Foster Swift No-Fault E-News
June 14, 2012
The “one year back” rule found in Section 3145 of the Michigan No-Fault Act (MCL 500.3145) provides that a claimant may not recover benefits for any portion of the loss incurred more than one year before the date on which suit was filed. This is separate from the one year statute of limitations found in the same Section which requires a suit for the payment of outstanding no-fault (“PIP”) benefits to be filed no later than one year after the date of the accident causing the injury or one year after the most recent expense or loss has been incurred. Michigan also has a general savings provision found in MCL 600.5851 which tolls the statute of limitations for a cause of action in situations involving a minor or insane/incapacitated individual. This savings provision allows minors and insane claimants an additional year in which to file suit once the disability or minority status has been removed.
Two years ago, the Michigan Supreme Court considered the matter of Regents of the University of Michigan v Titan Insurance Company, 487 Mich 289 (2010), and found that the minority/insanity tolling statute applied to both the no-fault statute of limitations and the one year back rule. In essence, under that decision, minors must still bring suit before their 19th birthday and mental incompetents/insane people must still bring suit within one year after the disability is removed (assuming they are not also a minor), but these claimants are still entitled to recover the full amount of damages, regardless of when they were incurred. For example, a person injured as a result of a motor vehicle accident may file suit for unpaid benefits between his 18th and 19th birthdays, but may recover unpaid benefits such as attendant care or replacement household services incurred more than a decade earlier.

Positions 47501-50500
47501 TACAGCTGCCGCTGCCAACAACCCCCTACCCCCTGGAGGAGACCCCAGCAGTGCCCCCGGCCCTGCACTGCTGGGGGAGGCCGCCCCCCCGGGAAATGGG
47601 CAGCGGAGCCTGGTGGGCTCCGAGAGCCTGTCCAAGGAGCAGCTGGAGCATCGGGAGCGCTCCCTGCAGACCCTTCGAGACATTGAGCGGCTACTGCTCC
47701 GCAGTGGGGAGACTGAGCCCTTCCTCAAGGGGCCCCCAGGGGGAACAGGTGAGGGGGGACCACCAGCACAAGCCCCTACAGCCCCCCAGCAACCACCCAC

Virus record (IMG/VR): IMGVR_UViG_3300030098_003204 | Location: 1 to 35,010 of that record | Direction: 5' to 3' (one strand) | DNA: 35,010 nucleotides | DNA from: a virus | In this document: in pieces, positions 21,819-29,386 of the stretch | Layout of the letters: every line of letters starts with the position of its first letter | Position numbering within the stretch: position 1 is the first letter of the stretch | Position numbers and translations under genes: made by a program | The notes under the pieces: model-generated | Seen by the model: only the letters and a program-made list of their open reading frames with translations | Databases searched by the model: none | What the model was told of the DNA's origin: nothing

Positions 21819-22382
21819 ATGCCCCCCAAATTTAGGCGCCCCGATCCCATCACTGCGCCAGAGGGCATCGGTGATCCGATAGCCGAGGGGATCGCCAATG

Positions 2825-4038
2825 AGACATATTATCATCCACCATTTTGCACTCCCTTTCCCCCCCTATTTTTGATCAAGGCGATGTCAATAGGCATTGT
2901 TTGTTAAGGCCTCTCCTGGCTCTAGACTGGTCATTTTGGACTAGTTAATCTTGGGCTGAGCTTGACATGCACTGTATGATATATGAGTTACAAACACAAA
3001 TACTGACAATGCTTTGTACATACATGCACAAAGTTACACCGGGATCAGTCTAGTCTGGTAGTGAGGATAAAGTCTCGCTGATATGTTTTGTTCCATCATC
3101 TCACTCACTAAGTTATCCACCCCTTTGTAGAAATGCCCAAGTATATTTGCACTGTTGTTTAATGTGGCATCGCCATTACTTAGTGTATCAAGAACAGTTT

More recently, the Supreme Court issued its opinion in Joseph v Auto Club Insurance Association, 491 Mich 200 (2012), which involved a claim brought by an injured motorist involved in an accident 32 years earlier. Doreen Joseph’s claim sought payment of additional PIP benefits dating back to June, 1977 when she was 17 years old. This Supreme Court, however, overruled the 2010 Regents decision, finding that the holding in that case contravened the clear and unambiguous language in Section 3145 of the No-Fault Act and the minority/insanity tolling provision. Specifically, the Court found that the tolling provision only extended the time for filing suit by tolling an otherwise applicable statute of limitations. It also found that the No-Fault Act’s one year back rule is not a statute of limitations limiting the period of time within which a claimant may file an action, but rather is a limitation on the amount of damages a claimant is entitled to recover.
This case is significant for several reasons. First, the result of this opinion is that minors and mental incompetents will lose unpaid benefits which are more than one year old by the time they file suit. Even though an injured minor may still be entitled to file suit for the collection of unpaid benefits before his 19th birthday, he will only be entitled to recover unpaid benefits which are less than one year old. Additionally, the likely result of this opinion will be that parents or legal guardians will file PIP suits on behalf of their injured minor children more frequently and more promptly, rather than waiting until that child reaches the age of majority, at which time he could file suit on his own behalf. Otherwise, unpaid benefits which are more than a year old will be lost.